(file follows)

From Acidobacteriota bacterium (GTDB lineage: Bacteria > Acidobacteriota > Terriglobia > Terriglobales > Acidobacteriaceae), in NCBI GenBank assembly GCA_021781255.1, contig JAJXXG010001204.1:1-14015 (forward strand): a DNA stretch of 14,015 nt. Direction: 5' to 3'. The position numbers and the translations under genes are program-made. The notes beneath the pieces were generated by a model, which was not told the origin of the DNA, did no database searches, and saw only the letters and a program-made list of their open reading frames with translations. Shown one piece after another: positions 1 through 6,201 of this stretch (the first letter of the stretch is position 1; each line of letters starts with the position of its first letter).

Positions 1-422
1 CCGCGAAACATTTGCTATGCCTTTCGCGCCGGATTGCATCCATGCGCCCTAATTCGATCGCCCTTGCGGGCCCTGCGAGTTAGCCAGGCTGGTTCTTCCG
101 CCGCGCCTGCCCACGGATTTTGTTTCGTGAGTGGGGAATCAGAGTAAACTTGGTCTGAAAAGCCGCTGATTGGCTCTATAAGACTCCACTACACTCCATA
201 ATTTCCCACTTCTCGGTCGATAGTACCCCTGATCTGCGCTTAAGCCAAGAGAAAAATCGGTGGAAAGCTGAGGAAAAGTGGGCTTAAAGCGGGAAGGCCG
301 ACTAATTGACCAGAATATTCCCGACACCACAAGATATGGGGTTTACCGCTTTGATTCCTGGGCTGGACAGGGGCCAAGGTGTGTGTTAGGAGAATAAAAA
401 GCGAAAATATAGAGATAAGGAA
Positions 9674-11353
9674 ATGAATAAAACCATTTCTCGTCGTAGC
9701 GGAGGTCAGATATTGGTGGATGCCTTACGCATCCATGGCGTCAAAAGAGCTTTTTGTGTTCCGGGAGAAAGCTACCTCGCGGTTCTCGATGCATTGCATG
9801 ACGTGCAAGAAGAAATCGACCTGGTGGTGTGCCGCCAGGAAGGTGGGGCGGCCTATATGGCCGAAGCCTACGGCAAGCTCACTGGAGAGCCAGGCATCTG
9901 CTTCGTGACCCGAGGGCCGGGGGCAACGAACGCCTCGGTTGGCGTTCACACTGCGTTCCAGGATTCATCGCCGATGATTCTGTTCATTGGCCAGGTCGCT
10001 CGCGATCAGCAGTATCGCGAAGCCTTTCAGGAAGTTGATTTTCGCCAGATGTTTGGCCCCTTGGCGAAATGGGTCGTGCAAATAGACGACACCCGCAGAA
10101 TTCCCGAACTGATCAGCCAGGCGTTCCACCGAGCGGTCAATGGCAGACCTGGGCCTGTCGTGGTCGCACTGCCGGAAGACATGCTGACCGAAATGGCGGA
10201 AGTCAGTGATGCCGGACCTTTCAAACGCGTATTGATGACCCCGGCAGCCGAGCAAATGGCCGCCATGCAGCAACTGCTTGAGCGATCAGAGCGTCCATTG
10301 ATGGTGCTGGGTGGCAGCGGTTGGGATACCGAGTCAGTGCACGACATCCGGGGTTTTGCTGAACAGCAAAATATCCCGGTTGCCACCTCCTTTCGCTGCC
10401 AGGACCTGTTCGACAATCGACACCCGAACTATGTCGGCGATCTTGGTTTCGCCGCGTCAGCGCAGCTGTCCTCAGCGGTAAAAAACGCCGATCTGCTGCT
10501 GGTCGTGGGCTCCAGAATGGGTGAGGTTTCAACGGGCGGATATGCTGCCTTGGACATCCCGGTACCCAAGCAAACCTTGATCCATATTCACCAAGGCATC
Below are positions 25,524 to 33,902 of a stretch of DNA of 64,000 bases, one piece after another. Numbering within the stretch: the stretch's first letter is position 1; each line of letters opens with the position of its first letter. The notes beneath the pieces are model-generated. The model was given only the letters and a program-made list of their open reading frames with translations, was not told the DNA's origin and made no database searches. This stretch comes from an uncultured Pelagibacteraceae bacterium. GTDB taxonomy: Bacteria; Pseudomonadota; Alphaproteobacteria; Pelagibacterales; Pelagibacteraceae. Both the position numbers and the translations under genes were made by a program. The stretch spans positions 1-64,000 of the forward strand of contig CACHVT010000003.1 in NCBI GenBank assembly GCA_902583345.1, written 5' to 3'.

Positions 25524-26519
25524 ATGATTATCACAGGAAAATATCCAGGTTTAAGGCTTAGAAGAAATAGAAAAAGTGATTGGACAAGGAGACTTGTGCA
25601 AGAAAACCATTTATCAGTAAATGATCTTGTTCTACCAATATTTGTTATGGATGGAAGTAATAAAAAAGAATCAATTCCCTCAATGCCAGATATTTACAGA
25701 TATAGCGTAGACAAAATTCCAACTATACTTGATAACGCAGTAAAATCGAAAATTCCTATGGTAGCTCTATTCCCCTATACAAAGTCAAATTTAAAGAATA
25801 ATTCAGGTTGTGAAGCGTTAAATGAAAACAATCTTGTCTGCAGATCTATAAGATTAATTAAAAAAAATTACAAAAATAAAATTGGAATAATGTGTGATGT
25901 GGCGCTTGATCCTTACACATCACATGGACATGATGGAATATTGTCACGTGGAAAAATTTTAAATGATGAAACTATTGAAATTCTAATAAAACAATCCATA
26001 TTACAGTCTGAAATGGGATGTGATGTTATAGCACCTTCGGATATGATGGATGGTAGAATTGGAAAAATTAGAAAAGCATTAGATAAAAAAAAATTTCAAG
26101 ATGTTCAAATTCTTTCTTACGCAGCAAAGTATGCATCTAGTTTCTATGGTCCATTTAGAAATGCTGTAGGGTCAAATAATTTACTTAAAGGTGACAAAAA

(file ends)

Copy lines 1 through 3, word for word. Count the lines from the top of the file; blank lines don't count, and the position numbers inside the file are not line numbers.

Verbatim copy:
From Acidobacteriota bacterium (GTDB lineage: Bacteria > Acidobacteriota > Terriglobia > Terriglobales > Acidobacteriaceae), in NCBI GenBank assembly GCA_021781255.1, contig JAJXXG010001204.1:1-14015 (forward strand): a DNA stretch of 14,015 nt. Direction: 5' to 3'. The position numbers and the translations under genes are program-made. The notes beneath the pieces were generated by a model, which was not told the origin of the DNA, did no database searches, and saw only the letters and a program-made list of their open reading frames with translations. Shown one piece after another: positions 1 through 6,201 of this stretch (the first letter of the stretch is position 1; each line of letters starts with the position of its first letter).

Positions 1-422
1 CCGCGAAACATTTGCTATGCCTTTCGCGCCGGATTGCATCCATGCGCCCTAATTCGATCGCCCTTGCGGGCCCTGCGAGTTAGCCAGGCTGGTTCTTCCG